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AM Broadcasters Must Fight for Survival or Be Forced Over the 'Buffalo Jump'

Figuratively speaking, AM radio faces a similar fate. Like the Bison, a certain number of AM stations are driven over the cliff each year but unlike the Native Americans, the FCC doesn't care enough to sustain the remaining herd.
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In the days before guns and horses, Native Americans used a "buffalo jump" to harvest Bison in mass quantities. They would stampede the animals over cliffs and spear them to death when they fell upon the rocks below.

Figuratively speaking, AM radio faces a similar fate. Like the Bison, a certain number of AM stations are driven over the cliff each year but unlike the Native Americans, the FCC doesn't care enough to sustain the remaining herd.

We must come to grips with reality. The FCC has waited too long to act on the problems facing the AM band, and the agency has made so many wrong and irreversible decisions that the AM band can't be sustained in the long term.

Those of us who face this dismal future must insist in the strongest possible way that the FCC use its regulatory authority to save the diversity of programming produced and broadcast by AM stations, for it's too late to save the AM radio band.

Most AM broadcasters know they are doomed but they won't stand up and insist on action because they don't want to get on the radar screen of the FCC. As licensee of KCAA Radio, a stand alone AM station, I can clearly see the buffalo jump ahead and I refuse to be stampeded over it.

I will not sit quietly and meekly and accept the slow and certain demise of AM radio while the FCC does nothing with dozens of FM frequencies below 87.5 FM that should provide AM stations with a new home.

Can I get a witness here? To quote Benjamin Franklin, " We must all hang together, or assuredly we shall all hang separately".

It's time for the Congress and the FCC to pause it's love affair with inefficient point to point communication and realize that the most efficient form of mass communication and spectrum utilization continues to be point to multipoint terrestrial radio, and unless the AM band is migrated to FM very soon, the opportunity to expand the band will be gone forever.

In my opinion, this will require Congressional action.

The FCC's decisions regarding the AM radio band have been nothing short of detestable for 30 years. The FCC has made every possible wrong decision for AM radio after waiting far too long to make any decision at all. They have allowed every conceivable type of noisy computer, TV, smart phone and related piece of wireless crap to be placed on the market to interfere with the "Senior" broadcast Service.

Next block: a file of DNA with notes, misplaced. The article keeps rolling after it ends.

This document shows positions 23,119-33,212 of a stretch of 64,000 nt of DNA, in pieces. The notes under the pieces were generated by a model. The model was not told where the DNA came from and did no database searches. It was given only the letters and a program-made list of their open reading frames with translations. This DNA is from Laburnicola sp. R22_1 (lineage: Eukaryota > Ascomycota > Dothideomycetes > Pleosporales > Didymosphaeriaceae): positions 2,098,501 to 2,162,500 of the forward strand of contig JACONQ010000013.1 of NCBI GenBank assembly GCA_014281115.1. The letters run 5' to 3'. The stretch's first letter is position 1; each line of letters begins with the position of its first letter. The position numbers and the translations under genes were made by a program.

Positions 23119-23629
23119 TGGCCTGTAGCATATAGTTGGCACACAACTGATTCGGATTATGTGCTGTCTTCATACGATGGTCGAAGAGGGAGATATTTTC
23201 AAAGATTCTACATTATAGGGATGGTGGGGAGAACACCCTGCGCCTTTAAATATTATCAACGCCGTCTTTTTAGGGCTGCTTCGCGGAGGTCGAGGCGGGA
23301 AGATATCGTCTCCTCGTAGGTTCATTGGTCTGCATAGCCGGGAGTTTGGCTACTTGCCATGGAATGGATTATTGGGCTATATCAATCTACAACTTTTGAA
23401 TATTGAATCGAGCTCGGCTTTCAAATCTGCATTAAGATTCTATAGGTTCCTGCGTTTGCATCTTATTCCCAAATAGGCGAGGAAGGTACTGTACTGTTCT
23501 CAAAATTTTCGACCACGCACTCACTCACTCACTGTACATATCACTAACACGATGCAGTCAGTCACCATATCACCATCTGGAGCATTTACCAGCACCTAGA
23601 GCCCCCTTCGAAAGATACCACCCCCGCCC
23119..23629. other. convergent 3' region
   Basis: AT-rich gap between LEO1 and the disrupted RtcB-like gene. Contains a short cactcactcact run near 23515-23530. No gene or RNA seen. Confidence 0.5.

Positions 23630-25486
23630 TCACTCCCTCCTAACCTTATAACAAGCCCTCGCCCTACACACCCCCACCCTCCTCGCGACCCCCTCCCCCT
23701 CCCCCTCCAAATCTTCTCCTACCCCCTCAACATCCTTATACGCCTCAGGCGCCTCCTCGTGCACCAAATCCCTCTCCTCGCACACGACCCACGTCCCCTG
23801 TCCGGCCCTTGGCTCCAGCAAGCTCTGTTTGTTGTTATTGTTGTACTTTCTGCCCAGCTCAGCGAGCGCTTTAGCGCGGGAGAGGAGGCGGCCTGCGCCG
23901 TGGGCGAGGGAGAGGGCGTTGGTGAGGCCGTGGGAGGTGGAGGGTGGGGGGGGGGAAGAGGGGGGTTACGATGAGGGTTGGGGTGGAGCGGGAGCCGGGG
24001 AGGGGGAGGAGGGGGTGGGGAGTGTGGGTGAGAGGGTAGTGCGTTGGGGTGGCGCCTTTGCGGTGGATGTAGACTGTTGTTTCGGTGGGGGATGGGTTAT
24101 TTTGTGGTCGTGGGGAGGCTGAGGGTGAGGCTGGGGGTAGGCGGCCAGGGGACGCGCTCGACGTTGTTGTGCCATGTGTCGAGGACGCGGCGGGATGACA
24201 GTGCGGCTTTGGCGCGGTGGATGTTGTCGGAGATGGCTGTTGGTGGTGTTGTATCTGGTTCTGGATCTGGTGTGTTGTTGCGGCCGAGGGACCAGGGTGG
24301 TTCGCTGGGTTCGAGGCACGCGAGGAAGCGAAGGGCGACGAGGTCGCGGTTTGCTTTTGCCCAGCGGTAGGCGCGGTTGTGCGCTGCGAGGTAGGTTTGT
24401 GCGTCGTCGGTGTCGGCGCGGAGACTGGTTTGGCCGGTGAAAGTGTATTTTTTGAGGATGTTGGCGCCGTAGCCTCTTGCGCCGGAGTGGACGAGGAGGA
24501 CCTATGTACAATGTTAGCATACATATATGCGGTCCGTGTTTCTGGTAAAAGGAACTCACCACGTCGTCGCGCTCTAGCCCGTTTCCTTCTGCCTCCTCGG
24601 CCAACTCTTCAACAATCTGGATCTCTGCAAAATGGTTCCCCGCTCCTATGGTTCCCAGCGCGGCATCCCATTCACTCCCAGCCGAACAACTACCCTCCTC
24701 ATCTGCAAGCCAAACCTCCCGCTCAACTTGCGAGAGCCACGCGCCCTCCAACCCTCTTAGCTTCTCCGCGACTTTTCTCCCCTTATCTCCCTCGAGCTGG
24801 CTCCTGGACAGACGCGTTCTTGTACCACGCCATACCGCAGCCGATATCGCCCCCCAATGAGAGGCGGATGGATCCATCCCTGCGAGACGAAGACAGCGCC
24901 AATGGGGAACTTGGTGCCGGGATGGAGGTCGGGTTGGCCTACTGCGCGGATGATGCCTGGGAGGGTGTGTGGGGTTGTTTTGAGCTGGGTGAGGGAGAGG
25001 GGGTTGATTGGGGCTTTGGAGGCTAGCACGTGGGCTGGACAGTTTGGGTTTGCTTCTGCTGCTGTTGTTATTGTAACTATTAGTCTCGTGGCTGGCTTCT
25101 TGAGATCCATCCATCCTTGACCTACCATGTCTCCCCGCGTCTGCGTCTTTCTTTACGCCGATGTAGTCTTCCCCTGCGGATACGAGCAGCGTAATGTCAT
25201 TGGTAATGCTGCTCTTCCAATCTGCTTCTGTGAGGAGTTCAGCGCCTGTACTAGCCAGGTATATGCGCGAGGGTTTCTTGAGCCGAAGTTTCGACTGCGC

America's stressed and outdated electrical grid is leaking so badly that it makes AM reception virtually impossible in many urban areas. At the same time, The FCC has ignored their responsibility to set standards for AM receivers and as a result, many receivers are so deaf that they are virtually useless.

If I wanted to create a plan to destroy the AM broadcasting service, I would do exactly as the FCC has done since Mark Fowler become Chairman of The FCC under President Ronald Reagan.

Eight years ago, I wrote an article in radio World which provided a historical review of the bad decisions made by the FCC that I feared could kill the AM band. Sadly my article was prophetic but even more tragic, it was incomplete.

Here is the list.

1. The FCC adopted the wrong AM stereo standard

2. The FCC broke up the big AM clears which created more day-time only AM stations.

3. The FCC reduced AM frequency response

4. The FCC disregarded the need to maintain AM receiver standards

5. The FCC allowed 125 percent positive peak modulation although... (This rule does not apply to large group-owned stations with enough money for lobbyist and attorneys that modulate at 140 percent positive peaks or higher over major cities).

6. The FCC made changes to first and second adjacency AM rules that further crowded the AM band.

7. The FCC added an expanded band AM on the wrong end of the dial

8. The FCC adopted the wrong AM digital standard which was certain to fail.

9. The FCC allowed deaf AM receivers in imported cars

10. The FCC made such a mess of the EAS launch that it would make the start up of Obamacare look efficient and organized.

Today, this list can be stamped with our government's seal of approval because nothing has been done, or can be done in time to save the band.

This truth about the future of analog AM is a hard pill to swallow. Changes in technology and the incompetence of federal regulators has insured the certain demise of the band.

There is only one logical way to "cure" the problems of AM radio and that's to migrate all AM stations to FM frequencies below 87.5 FM.

I AM STUPIFIED that it has not happened.

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